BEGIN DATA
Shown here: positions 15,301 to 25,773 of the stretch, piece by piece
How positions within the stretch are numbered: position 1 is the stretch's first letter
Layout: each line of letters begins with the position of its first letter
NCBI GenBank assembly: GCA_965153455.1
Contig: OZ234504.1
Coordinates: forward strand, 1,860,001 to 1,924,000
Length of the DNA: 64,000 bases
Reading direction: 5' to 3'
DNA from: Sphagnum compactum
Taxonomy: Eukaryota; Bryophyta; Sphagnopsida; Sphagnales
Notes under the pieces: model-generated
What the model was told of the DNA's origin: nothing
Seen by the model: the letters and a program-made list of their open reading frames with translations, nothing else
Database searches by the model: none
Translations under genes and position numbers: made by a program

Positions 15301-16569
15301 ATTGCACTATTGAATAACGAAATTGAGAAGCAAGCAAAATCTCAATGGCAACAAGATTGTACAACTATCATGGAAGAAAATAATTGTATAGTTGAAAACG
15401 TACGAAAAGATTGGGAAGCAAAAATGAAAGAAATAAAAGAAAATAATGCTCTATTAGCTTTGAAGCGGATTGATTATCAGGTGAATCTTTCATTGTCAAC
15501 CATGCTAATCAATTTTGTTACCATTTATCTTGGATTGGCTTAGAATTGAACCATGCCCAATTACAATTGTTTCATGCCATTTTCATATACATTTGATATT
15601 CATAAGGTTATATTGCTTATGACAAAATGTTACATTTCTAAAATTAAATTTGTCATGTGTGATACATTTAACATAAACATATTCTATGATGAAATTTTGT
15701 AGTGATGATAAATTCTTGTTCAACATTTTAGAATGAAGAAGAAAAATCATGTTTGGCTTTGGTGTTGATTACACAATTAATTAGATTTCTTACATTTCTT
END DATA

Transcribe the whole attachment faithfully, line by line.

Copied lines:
Shown here: positions 15,301 to 25,773 of the stretch, piece by piece
How positions within the stretch are numbered: position 1 is the stretch's first letter
Layout: each line of letters begins with the position of its first letter
NCBI GenBank assembly: GCA_965153455.1
Contig: OZ234504.1
Coordinates: forward strand, 1,860,001 to 1,924,000
Length of the DNA: 64,000 bases
Reading direction: 5' to 3'
DNA from: Sphagnum compactum
Taxonomy: Eukaryota; Bryophyta; Sphagnopsida; Sphagnales
Notes under the pieces: model-generated
What the model was told of the DNA's origin: nothing
Seen by the model: the letters and a program-made list of their open reading frames with translations, nothing else
Database searches by the model: none
Translations under genes and position numbers: made by a program

Positions 15301-16569
15301 ATTGCACTATTGAATAACGAAATTGAGAAGCAAGCAAAATCTCAATGGCAACAAGATTGTACAACTATCATGGAAGAAAATAATTGTATAGTTGAAAACG
15401 TACGAAAAGATTGGGAAGCAAAAATGAAAGAAATAAAAGAAAATAATGCTCTATTAGCTTTGAAGCGGATTGATTATCAGGTGAATCTTTCATTGTCAAC
15501 CATGCTAATCAATTTTGTTACCATTTATCTTGGATTGGCTTAGAATTGAACCATGCCCAATTACAATTGTTTCATGCCATTTTCATATACATTTGATATT
15601 CATAAGGTTATATTGCTTATGACAAAATGTTACATTTCTAAAATTAAATTTGTCATGTGTGATACATTTAACATAAACATATTCTATGATGAAATTTTGT
15701 AGTGATGATAAATTCTTGTTCAACATTTTAGAATGAAGAAGAAAAATCATGTTTGGCTTTGGTGTTGATTACACAATTAATTAGATTTCTTACATTTCTT